When Irish journalist Ken Sweeney visited Glasgow for the first time, it was a pilgrimage to a place that had existed in his imagination ever since he first heard the music of The Blue Nile. It was also the start of a labour of love as he set out to tell the story of the band in their own words. The result was a delicately crafted radio documentary that was broadcast on RTE in Ireland and found an audience around the world.
Peter Gabriel, Ryan Adams and The 1975 were among those who voiced praise for the programme. John Douglas, husband of Eddie Reader and member of The Trashcan Sinatras describes In Search of The Blue Nile as “beautiful, respectful, probing and informative”.
The attention has led to BBC Scotland scheduling an updated version of In Search of The Blue Nile for Easter Monday at 4pm. Glasgowist spoke to Ken after the first broadcast and caught up with him recently to find out more.
You were back in Glasgow in March, was there more work to do on the documentary before it was ready for a Scottish audience?
I was back over in Glasgow to re-voice some of the doc. It was the most amazing sunny weekend, Glasgow seemed a different city, everybody seemed to be out in the park.
I spent a whole day with [The Blue Nile keyboard player] PJ Moore and at one point we were back up at the spot at Kelvingrove where we created the picture taken by John G Moore – where I had interviewed him in the rain last November. It was so sunny, there were people sun bathing beside us on the steps.
When I was doing the doc originally I used to love getting a 6:30am plane over from Dublin and getting onto the streets of Glasgow before 8am in the morning.
I would go from one end of the city to the other and eventually I would eat in an Italian restaurant called Amalfi – at 148 West Nile Street. They do great ravioli.
That weekend you were here, the BBC 6 Music festival was on and Paul Buchanan from The Blue Nile was speaking at one of the events, what was that like?
Paul took me along to that. I met him at the hotel where his manager was staying and we took a cab over. He’s incredibly cool Paul, wearing this leather jacket, and looking so slim.
We were in the backstage area of The Tramway venue. All those BBC 6 presenters were knocking around.
Mark Radcliffe seemed to be a big fan and was talking to Paul for a while and asking about his solo album. So was Gideon Coe who chaired the talk.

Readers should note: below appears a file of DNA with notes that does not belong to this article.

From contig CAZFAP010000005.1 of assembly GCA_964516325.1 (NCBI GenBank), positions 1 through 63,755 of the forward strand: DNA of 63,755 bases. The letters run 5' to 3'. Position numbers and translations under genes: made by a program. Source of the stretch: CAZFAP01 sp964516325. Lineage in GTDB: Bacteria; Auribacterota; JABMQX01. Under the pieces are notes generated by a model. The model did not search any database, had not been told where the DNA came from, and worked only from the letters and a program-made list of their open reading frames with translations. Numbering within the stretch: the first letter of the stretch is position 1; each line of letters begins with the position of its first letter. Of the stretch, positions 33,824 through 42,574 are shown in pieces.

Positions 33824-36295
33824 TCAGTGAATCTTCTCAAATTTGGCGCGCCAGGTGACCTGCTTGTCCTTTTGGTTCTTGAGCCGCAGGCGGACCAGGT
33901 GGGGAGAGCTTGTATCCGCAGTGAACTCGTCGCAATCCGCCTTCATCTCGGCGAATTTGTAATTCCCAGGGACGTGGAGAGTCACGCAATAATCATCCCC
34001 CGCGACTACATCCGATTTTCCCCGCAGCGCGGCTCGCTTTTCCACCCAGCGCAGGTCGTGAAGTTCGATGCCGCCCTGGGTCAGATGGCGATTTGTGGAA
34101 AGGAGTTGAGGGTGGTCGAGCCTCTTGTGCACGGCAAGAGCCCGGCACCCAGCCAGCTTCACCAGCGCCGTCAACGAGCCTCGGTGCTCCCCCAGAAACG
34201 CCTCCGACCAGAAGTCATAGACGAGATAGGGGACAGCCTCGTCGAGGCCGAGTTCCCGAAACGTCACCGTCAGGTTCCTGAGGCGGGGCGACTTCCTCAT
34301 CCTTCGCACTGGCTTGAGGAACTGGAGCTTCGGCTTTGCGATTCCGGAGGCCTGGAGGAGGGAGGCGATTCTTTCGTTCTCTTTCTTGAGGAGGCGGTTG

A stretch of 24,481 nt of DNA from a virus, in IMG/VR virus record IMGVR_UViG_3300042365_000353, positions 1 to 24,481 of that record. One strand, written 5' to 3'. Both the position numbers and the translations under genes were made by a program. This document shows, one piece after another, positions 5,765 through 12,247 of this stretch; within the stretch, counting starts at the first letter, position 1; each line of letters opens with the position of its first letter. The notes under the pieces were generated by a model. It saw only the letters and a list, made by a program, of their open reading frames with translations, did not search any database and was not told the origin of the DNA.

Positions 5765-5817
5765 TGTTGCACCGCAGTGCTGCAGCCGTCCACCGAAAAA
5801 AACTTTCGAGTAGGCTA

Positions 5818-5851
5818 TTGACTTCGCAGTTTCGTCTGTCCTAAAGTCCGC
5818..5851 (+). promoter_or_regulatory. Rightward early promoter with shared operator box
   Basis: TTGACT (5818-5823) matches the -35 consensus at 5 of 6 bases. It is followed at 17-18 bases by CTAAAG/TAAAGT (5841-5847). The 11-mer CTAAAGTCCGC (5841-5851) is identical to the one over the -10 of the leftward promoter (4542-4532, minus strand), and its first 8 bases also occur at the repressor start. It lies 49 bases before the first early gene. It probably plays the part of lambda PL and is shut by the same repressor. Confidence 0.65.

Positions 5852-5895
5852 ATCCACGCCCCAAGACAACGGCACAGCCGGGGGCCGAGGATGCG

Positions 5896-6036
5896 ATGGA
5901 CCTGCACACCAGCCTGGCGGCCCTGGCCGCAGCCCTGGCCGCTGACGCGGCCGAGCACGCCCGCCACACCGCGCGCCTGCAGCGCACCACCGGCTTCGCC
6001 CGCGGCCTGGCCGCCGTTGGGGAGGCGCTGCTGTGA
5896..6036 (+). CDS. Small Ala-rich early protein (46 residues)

I bumped into Edwyn Collins, who I knew from my days recording on Setanta Records and it turned out Paul was a great pal of Edwyn’s wife Grace, I think they might been in college together.
There was a lot of excitement about Paul’s new album because Paul said it was two thirds complete.
Are you pleased there will now be a Scottish broadcast of the documentary?
I’ve been getting calls this week from friends in Scotland who have been hearing trailers for this on the radio.
I’m delighted BBC Scotland are airing it in such a good slot, 4pm on a Bank Holiday.
You can have the doc shared on social media but there is a huge, older audience out there you can’t get too. I suspect there’s a lot of Blue Nile fans who don’t know anything about the documentary and will be hearing it for the first time.
Something I really want to do with my doc was put Stuart Adamson of Big Country back into the Blue Nile story, Stuart Adamson is revered in Ireland.
Edge of U2 based his guitar sound on what Stuart was doing in The Skids but even big Blue Nile fans, didn’t seem to know the part Stuart played in bringing The Blue Nile to the attention of Virgin Records, through his pal Ronnie Gurr, who was an A&R man with Virgin. It’s certainly makes for a very dramatic part of the story.
Was it easy to get the backing to put the documentary together? How sure were you that it would find an audience?
The previous radio doc I produced was about a cabbie who drove Michael Jackson around Ireland when he lived here. It was my first documentary, and, to my shock, won an Irish radio award. But I wasn’t really a fan of Michael Jackson. I waited a few years before doing another.
This time I wanted to do something on a musician or band I loved. There were a few people who advised me I was wasting my time making a documentary on The Blue Nile in 2017.
They said I was right about Michael Jackson but The Blue Nile? They just laughed and said this band didn’t have any hits when they were together. So why would anyone be interested now… One industry guy went further and said that he doubted there was any kind of audience for The Blue Nile in 2017.
How wrong they were… from the moment someone on the Blue Nile Facebook saw a radio listing in the RTE Guide, it just took off. I was a bit surprised when RTE suggested putting it online before broadcast. There were some difficulties accessing it from the RTE Player, then a Blue Nile fan off the facebook, Kieran McCarthy, suggested a Soundcloud. That went up and it clocked up thousands of plays.
First in Ireland then Nicola Meighan tweeted a link which sent it across Scotland and the UK. Then it started getting picked up in America.
People who liked the doc, would tweet it, and then tweet it again.
My Twitter handle would sometimes get used and I’d get up in the morning and see all these messages from people playing the documentary. I got up one morning and this guy was DMing me about The Blue Nile, we’d started to chat before I realised it was Ryan Adams, the American singer. I was following him already on twitter, he followed me and we were having this conversation.
The people tweeting it were so diverse, along with Peter Gabriel who posted it on his social media accounts, there was the artistic director of the Abbey Theatre in Dublin, fans in the Middle East, Japanese tweets I can’t read.